Can WRONG be made RIGHT?
In 1961 U.S. Representative John Lewis and a fellow civil rights worker were brutally beaten by a mob of angry whites at the Greyhound station in Montgomery, Alabama. Rep. Lewis was a part of a group of young activists called the Freedom Riders, whose primary role was to increase voter registration among the Black voters of the south. Fifty-two years later the current police chief of Montgomery, Kevin Murphy, has offered an apology to Rep Lewis for failing to protect the Freedom Riders in 1961—stating in his remarks, “When you got off the bus in 1961, you didn’t have a friend in the police department. I want you to know that you have friends in the Montgomery Police Department—that we’re for you, we’re with you, we want to respect the law and adhere to the law, which is what you were trying to do all along.” Then Chief Murphy removed his badge and offered it to Rep Lewis stating that, “This symbol of authority, which used to be a symbol of oppression, needs to be a symbol of reconciliation.”
Dick Gregory has finally gotten his star on Hollywood’s highly regarded Walk of Fame. The long overdue honor comes some 50 years after Gregory’s iconic brand of comedy and political satire broke down all kinds of barriers for other black comedians and entertainers. When asked why it took so long Gregory replied, “You know damn good and well why it took so long. I’ve been a bad boy.” The 82-year-old entertainer/activist has spent most of his long career on the frontlines fighting for equality and social justice.
In the height of the civil rights struggle in 1960, Ray Charles, who was born in Georgia, received a lifetime ban barring him from performing in the state as a consequence of his refusal to perform in segregated venues for whites only. On March 7, 1979, as a symbol of reconciliation after years of conflict, Ray Charles was invited to perform his iconic hit “Georgia On My Mind” before the Georgia General Assembly. After the performance, the Assembly adopted the song as the official song for the State of Georgia on April 24, 1979.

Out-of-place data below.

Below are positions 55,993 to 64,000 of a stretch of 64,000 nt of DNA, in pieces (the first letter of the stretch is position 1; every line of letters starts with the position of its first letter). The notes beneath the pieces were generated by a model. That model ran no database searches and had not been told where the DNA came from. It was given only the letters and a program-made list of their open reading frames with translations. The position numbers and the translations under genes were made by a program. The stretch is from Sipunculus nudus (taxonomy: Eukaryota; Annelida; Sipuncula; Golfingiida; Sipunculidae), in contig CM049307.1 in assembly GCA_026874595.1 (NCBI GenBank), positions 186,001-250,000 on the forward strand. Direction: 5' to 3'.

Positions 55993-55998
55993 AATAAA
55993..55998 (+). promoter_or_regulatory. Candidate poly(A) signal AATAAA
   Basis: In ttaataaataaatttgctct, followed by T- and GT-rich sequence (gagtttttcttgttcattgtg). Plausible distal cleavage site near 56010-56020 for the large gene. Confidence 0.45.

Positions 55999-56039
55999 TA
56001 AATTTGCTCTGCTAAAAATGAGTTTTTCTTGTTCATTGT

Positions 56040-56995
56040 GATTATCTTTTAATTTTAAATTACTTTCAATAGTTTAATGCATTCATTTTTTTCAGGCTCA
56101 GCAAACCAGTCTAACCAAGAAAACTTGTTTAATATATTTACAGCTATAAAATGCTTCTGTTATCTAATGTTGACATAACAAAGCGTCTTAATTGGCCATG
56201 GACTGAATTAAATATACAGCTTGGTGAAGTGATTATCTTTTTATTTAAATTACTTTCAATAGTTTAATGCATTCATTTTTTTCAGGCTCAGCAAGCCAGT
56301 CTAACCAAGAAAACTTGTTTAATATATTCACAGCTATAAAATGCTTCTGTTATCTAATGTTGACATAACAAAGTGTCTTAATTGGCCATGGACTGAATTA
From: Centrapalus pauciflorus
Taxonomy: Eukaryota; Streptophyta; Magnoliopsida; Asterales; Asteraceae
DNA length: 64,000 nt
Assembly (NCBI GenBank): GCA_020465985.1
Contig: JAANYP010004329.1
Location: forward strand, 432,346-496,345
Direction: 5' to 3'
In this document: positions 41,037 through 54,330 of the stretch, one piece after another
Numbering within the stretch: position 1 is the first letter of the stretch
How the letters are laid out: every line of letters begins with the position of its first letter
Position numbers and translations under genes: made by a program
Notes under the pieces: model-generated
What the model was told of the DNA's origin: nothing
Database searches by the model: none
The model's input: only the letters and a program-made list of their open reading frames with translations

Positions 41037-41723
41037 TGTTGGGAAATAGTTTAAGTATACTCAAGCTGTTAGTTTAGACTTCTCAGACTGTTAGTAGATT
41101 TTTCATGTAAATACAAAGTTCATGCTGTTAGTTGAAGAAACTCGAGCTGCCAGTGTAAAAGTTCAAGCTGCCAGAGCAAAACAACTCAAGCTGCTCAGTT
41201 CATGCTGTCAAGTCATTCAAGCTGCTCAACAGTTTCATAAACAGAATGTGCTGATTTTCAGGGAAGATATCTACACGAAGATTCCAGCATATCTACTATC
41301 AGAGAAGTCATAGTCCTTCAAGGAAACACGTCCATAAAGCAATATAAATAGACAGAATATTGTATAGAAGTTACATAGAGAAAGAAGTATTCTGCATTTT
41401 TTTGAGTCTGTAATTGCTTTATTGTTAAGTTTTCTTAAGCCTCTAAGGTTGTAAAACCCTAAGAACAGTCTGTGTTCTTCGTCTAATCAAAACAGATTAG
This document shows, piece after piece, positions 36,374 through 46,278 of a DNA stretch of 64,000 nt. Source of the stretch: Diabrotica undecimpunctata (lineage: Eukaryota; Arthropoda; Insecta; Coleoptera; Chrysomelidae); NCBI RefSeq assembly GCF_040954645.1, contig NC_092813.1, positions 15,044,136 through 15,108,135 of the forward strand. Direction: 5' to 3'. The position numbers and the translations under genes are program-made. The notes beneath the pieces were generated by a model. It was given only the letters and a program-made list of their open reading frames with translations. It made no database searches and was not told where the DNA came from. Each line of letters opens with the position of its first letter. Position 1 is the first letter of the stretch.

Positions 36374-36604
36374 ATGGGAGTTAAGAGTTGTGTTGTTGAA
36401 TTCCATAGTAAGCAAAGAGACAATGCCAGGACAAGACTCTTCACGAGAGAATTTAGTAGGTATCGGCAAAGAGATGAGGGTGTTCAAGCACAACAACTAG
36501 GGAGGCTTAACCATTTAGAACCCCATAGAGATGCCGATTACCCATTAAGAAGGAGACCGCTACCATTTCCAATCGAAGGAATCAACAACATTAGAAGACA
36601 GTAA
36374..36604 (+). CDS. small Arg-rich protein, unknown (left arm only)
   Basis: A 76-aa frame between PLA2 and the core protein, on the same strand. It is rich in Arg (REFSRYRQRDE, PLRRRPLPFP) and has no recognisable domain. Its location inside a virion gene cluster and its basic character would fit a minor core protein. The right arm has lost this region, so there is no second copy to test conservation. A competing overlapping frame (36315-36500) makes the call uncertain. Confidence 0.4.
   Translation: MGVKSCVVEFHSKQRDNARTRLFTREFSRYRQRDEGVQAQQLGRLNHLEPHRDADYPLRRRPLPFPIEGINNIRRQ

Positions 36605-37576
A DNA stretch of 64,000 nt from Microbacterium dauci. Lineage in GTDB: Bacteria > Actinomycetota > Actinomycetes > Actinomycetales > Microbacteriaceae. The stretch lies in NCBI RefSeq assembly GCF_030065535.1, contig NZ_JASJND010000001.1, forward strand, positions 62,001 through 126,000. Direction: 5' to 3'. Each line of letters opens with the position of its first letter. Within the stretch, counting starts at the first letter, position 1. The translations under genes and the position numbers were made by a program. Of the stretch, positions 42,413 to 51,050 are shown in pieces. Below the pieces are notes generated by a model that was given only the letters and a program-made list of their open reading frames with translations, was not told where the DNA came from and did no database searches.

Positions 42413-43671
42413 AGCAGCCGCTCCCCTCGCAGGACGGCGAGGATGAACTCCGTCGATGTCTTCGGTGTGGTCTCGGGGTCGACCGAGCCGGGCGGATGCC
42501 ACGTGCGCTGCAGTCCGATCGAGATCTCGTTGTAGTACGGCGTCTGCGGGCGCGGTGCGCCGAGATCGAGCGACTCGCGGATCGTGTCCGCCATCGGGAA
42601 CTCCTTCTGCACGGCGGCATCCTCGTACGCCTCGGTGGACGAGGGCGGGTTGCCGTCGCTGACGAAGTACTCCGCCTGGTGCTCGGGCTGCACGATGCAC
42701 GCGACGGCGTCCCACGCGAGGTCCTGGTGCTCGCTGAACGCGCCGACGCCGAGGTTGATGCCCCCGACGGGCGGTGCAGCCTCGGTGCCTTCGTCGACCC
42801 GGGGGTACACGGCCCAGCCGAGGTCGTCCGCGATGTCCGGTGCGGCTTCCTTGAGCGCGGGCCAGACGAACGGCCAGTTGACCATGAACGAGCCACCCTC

Marion Anderson was one of the best American contraltos of all time. She was the first African American singer to perform at the White House and the first African American to sing with New York’s Metropolitan Opera. She was a celebrated performer winning recognition worldwide. However, in 1939, the Daughters of the American Revolution refused to allow Anderson to hold a concert in Constitution Hall in Washington, DC because she was a black performer. The incident helped to focus public attention on racism and as a consequence, First Lady Eleanor Roosevelt withdrew her membership from the organization and had the U.S. government offer the Lincoln Memorial as the alternative site for Anderson’s concert, held on Easter morning. The performance drew an audience of over 75,000 people and millions more heard the concert over the radio.
The aforementioned examples are evidence that it is possible to symbolically revisit past situations of horrendous injustice, omission, legalized discriminatory practices including stolen property, stolen dignity and even stolen lives, and recognize that you have participated either actively or passively as a member of society, you can acknowledge that wrongs have been done and then DO SOMETHING to make a CHANGE. Everyone can DO something one step at a time.
Up Next Week: Things done in GOD’s name…. POTUS is On POINT!